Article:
WebStorm 2016.3.1 is now available

WebStorm 2016.3.1, the first bug-fix update for the recently released major version is now available!

If you’re using WebStorm 2016.3 or WebStorm 2016.2.4, a patch-update should be available. If you’re using an earlier version, give WebStorm 2016.3 and its new features a try and download it from our website for a free 30 day evaluation.

WebStorm 2016.3.1 addresses the issues with using TypeScript 2.0.10 and exporting settings. Find a full list of addressed issues in the Release notes.

Your WebStorm Team

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Using Flow in WebStorm

Flow is a static type system developed by Facebook. It introduces a syntax of type annotations for JavaScript and provides a type checking tool.

Using types in your code allows Flow to catch more errors before you run the code, but is not mandatory – Flow’s static analysis can detect some errors even without type annotations.

WebStorm 2016.3 adds integration with Flow. So if you’re using Flow in your project, you will now see errors reported by Flow in the editor, as well as in a new Flow tool window. Errors are displayed right as you make changes in your code, without having to save them. Flow can also power WebStorm’s code completion, type hints, and navigation to the definition.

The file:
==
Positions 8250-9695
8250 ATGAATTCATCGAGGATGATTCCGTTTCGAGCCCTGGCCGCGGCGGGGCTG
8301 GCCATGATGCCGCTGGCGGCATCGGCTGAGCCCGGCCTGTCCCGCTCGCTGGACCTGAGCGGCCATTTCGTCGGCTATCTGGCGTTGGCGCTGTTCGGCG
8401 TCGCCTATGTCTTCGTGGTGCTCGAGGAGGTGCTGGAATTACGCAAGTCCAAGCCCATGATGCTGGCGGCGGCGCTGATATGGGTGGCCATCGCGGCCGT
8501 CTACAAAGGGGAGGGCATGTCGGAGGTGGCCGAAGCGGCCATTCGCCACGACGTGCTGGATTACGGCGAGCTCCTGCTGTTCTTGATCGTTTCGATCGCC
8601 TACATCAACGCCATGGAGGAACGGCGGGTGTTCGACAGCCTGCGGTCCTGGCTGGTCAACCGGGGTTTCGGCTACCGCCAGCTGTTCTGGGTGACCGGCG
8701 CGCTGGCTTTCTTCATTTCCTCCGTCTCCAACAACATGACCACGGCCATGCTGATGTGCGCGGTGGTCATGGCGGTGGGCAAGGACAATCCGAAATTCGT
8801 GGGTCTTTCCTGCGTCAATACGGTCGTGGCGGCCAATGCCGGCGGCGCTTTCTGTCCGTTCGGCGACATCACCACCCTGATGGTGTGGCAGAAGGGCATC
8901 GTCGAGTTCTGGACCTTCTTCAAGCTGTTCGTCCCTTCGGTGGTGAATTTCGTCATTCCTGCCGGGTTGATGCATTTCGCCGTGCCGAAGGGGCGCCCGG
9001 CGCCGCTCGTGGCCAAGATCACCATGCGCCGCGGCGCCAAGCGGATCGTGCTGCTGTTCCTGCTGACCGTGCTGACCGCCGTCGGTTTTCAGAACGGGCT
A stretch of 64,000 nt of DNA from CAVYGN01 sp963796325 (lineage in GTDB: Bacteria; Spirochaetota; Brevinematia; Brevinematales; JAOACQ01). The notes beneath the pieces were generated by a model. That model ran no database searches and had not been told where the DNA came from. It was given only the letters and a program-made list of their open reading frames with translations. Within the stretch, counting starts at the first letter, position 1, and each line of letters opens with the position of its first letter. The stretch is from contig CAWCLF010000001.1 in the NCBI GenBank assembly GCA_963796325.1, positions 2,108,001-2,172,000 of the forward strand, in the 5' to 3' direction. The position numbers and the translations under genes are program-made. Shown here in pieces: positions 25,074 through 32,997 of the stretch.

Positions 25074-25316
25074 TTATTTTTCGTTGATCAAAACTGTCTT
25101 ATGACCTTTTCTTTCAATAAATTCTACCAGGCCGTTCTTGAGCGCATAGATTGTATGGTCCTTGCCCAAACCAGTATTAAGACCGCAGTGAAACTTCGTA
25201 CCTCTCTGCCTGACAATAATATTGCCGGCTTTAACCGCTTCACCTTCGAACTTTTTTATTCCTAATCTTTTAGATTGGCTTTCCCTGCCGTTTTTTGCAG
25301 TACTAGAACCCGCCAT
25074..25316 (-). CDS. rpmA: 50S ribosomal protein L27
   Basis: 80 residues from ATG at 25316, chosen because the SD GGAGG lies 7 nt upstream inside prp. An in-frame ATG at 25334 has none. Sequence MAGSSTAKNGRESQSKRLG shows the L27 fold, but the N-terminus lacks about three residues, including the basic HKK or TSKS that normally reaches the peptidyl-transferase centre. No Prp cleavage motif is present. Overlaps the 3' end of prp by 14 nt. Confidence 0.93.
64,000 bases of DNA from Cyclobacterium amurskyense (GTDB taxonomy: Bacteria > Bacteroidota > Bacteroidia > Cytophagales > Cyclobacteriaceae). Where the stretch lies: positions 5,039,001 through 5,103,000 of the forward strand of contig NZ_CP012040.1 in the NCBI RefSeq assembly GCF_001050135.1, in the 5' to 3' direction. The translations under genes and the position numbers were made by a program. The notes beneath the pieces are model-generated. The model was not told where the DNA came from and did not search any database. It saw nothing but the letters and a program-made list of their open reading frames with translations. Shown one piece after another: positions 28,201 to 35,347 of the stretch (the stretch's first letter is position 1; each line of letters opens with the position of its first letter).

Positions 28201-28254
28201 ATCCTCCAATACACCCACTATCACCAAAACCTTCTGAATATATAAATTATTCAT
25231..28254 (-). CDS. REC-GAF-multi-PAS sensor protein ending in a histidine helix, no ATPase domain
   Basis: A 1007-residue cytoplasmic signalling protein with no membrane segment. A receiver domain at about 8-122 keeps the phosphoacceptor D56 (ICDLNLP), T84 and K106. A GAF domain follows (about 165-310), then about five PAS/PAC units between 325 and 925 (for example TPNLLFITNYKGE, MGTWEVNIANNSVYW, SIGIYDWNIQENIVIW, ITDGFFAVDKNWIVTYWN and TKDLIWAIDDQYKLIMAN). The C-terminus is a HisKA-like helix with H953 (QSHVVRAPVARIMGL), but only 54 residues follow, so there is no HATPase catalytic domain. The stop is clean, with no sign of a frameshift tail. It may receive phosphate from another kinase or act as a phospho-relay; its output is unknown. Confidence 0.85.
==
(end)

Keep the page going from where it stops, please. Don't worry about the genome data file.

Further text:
Let’s have a closer look at how this all works in WebStorm.

Installing Flow

If you’re new to Flow, we recommend that you check some examples on the Flow website first and follow their installation steps:

  • Make sure that Flow is added to your project. If not, run npm install --save-dev flow-bin
  • Add a .flowconfig file to your project with flow init command.
  • For all files you’d like to check with Flow, add // @flow comment on top.

Tip: Type flow and press Tab – WebStorm will expand it into // @flow.

In WebStorm:

  • Go to Preferences | Languages & Frameworks | JavaScript in WebStorm and set language version to Flow. WebStorm will then understand Flow type annotations in your code.
  • Check that the path to Flow is specified. If it’s correct, click OK to apply settings. You’re ready to go!

As you may have already noticed, there are three checkboxes for configuring how the Flow service is going to be used by WebStorm. Later we’ll discuss the features each checkbox adds.

flow-preferences

Code analysis and type checking

Once you’re done with the steps above and have enabled Type checking, WebStorm will run a Flow server that will analyze the code you’re working on.

Don’t forget that Flow analyzes only those files that have // @flow at the top.

Any errors Flow finds will be highlighted in the editor. Hover on the error to see its description.

flow-error

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WebStorm 2016.3 released: Flow, better TypeScript support, debugging React Native apps, Stylelint, and more

Please meet WebStorm 2016.3, the third big WebStorm update of 2016 jam-packed with new features!

For the past four months we’ve been working hard to improve support for ES6, TypeScript, and Flow and integrate more tools into the IDE, to help you develop more smoothly and productively not only for the web but also for mobile.